So I ain't dead. . . yet. Still on the Mississippi, slugging along. Piloting a 100 ft. long craft with spotty engines is an adventure, no joke. Here's a run down of what I can remember:
- The raft is a four-section main craft (front section = personal item storage/large fish shape; middle section = galley/common area/second story stage/windmill for power; engine section = twin diesel VW Rabbit engines running on biodiesel/large fish shape; throne section = pilot/navigator seats above the toilet) followed by three towed un-powered rafts (bicycle ferris wheel/sound system speaker sculpture; isolation raft = a single hammock suspended above the water, no floor at all; bicycle powered raft).
- Engines tend to overheat or break in some way an average of four times a day, almost always in the middle of the river, and once right in front of an oncoming barge.
- Two crew members have become seriously ill and needed hospitalization at different times. It's kind of funny when you're trying to hitch a ride to the hospital in a small town and the driver won't let anyone in the car till she feels the ill person's forehead, just to make sure.
- One crew person "rescued" a white duck with a broken leg, it's been traveling with us since.
- I stepped on a large piece of broken glass underwater, taking about an inch and a half of it in the bottom of my foot. I've been limping like a gimp ever since (and have to stay out of the water).
- There was some obligatory nude/costumed mud wrestling at our first stop with the knee-deep sludge.
- The Coast Guard was tipped off to us and came to inspect. We passed with flying colors, although it cost us a day of waiting around.
- We've appeared in the NY Times, the Village Voice, the Minneapolis Star Tribune, and most local papers where we've stopped.
- We've made a tradition of blasting music on our sound system every time we go through a lock on the river.
- Rope swings are awesome.
- Did I mention that the engines break down, a lot?
- And yes, that second story deck does get used for dance parties.
- Spiders on the Mississippi are freakin' huge.
- People we've met on the river have been very friendly, very encouraging, and very mystified as to why people would do this. A good quote from one member of the Coast Guard, "I wouldn't be caught dead on that thing. . . that doesn't mean it wouldn't be a lot of fun."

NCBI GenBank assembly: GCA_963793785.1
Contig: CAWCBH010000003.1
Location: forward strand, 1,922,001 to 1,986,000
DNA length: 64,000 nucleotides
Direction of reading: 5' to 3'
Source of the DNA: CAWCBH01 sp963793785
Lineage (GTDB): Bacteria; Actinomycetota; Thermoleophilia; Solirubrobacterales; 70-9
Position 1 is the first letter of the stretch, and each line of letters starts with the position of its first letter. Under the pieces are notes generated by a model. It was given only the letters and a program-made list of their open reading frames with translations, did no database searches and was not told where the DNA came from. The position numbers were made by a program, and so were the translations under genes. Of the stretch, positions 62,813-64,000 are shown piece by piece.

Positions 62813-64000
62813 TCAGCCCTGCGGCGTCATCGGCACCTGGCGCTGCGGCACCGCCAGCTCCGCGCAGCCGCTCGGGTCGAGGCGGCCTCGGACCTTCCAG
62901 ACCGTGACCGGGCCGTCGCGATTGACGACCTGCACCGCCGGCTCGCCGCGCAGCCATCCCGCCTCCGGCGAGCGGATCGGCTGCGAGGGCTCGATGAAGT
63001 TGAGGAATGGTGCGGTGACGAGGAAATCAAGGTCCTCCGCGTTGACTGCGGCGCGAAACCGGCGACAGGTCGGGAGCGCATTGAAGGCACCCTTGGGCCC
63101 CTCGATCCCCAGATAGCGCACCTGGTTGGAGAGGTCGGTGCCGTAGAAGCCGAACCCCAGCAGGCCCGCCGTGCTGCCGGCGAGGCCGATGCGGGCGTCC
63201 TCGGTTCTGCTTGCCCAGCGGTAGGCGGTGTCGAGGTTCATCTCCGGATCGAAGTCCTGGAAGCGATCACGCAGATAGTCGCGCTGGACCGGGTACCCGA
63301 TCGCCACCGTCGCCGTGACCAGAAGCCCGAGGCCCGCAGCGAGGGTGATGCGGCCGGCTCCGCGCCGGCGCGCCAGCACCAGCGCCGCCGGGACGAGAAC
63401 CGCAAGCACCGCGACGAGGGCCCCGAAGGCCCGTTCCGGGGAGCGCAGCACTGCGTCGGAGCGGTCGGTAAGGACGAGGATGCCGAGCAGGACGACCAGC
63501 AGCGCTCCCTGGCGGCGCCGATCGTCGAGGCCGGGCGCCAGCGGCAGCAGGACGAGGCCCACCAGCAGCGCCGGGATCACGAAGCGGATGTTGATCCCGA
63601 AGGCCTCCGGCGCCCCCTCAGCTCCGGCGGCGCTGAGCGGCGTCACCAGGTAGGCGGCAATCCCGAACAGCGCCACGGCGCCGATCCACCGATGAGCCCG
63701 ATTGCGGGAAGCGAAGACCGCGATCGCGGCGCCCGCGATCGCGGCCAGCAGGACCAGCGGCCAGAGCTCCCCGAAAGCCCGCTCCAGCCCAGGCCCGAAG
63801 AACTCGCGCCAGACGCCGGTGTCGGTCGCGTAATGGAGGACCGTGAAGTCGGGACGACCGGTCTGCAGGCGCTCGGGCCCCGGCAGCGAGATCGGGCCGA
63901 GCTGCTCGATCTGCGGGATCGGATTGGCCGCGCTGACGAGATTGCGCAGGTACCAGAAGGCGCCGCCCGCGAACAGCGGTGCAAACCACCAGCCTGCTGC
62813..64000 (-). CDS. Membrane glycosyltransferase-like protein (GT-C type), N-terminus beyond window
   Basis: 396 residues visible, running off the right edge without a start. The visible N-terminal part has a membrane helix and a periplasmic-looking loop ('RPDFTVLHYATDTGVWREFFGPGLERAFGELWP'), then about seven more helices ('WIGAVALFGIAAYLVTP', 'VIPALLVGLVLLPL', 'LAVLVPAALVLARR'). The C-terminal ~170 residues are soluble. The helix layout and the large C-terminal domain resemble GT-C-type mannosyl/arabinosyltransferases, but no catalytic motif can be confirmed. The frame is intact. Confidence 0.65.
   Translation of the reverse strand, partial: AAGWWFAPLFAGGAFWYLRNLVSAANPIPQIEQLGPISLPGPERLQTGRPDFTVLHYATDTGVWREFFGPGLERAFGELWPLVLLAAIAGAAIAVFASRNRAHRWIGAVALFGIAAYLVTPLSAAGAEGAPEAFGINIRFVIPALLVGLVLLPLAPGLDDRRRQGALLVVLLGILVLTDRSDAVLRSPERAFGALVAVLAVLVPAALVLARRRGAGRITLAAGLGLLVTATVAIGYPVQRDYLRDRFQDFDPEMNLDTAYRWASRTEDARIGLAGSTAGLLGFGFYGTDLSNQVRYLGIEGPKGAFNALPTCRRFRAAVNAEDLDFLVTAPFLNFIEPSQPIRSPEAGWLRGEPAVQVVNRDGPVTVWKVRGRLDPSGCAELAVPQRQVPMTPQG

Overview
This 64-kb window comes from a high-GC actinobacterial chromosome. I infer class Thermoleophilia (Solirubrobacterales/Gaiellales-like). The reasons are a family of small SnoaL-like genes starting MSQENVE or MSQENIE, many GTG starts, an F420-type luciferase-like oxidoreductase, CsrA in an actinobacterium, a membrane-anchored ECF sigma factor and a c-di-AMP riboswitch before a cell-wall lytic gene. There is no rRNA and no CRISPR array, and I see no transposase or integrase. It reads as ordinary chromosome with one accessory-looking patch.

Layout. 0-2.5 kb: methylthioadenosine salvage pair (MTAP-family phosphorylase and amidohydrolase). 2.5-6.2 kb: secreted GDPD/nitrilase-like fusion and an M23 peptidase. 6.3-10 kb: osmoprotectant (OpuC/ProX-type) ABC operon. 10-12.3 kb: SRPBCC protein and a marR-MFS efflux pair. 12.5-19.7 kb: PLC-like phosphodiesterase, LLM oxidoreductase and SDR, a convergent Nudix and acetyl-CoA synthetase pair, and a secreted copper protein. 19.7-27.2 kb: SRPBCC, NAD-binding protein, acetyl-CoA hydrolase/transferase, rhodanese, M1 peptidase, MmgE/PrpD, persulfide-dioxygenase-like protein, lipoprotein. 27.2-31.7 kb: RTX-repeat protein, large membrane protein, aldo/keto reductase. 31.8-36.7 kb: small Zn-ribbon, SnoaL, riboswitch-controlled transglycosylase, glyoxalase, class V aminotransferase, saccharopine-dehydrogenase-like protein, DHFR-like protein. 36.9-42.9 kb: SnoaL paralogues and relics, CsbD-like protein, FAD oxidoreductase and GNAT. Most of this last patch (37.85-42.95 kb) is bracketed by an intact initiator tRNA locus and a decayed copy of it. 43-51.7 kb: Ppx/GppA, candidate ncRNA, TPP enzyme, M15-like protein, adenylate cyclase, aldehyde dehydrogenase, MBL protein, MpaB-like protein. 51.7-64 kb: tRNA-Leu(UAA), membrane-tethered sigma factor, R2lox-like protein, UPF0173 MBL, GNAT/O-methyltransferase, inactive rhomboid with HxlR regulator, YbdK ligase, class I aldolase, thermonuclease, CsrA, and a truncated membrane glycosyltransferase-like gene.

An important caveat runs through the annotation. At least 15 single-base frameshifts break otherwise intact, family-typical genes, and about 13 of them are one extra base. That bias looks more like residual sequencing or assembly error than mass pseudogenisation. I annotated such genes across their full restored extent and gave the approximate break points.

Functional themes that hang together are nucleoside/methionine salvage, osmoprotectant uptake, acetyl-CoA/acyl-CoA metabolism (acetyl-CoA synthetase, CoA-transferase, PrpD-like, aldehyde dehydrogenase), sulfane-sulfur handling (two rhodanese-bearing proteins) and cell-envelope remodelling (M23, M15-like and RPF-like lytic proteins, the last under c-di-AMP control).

- The bicycle I brought with me has had a perpetually flat back tire. No amount of patching, replacing tubes, or close inspection of the wheel/tire seems to be able to solve the problem. Anyone got friends in Winona, MN with some spare bike parts?
- Sleeping on the beach without a tent is a great idea. . . if mosquitoes didn't exist.
- We dumpstered a huge bag of panties. You can imagine what happened when they were dumped out in the middle of the boat.
- We also dumpstered the holy grail of dumpstering. . . unmelted ice cream.
- A lot of energy has been devoted to the sewing of custom hot-pants for the crew.
- Our skiff boat was taken for a drunken joyride before it was ready, and cost us the use of one of the three cylinders. So our rescue boat is now a limping shadow of it's former self. But we're making do.
- Our launch party got busted by the Minneapolis PD. They headlocked, shoved to the ground, and cuffed a totally sedate and sober bystander, boarded our vessel illegally more than once against our protests, struck one of our crew in the head, threatened us with many things outside their jurisdiction, or that were not actually against the law, and evetually stomped off without giving a single ticket. My favorite was the one cop that hung back on the shore making fun of how worked-up his coworkers were.
- People who meet us in boats on the river seem to like to make donations, of beer.
- There is grape-flavored beer. Yes.
- While dumpstering junk food at a gas station we got threatened with a call to the cops. Moments later a gold muscle car pulled over to ask us if we were from the junk boat, and then offered us a ride. The driver had heard about us on a local talk radio station.
- One member of the crew got bit on the eyelid by some insect and it swelled up so much he could barely open his eye, and his eyebrow was actually recessed.
- We ran out of lumber, so we've been building shelving out of tree branches and driftwood.
- Tang makes crappy hose water taste okay.
- Long hard dangerous exhausting trips in foreign lands can make you miss your mom.
*Also apparently the local St. Paul conservative talk radio show has been following our progress, you can listen to one show (when we were boarded by the Coast Guard) here.
We've blasted this at night on the river. It's pretty surreal to hear A Silver Mt. Zion (members of Godspeed You! Black Emporer) coming out of four mini-towers of speakers and drifting across the inky water. A sort of Apocalypse Now in middle America.
• A Silver Mt. Zion - 13 Angels Standing Guard Round The Side Of Your Bed
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Posted by Tod Seelie at 6:28 PM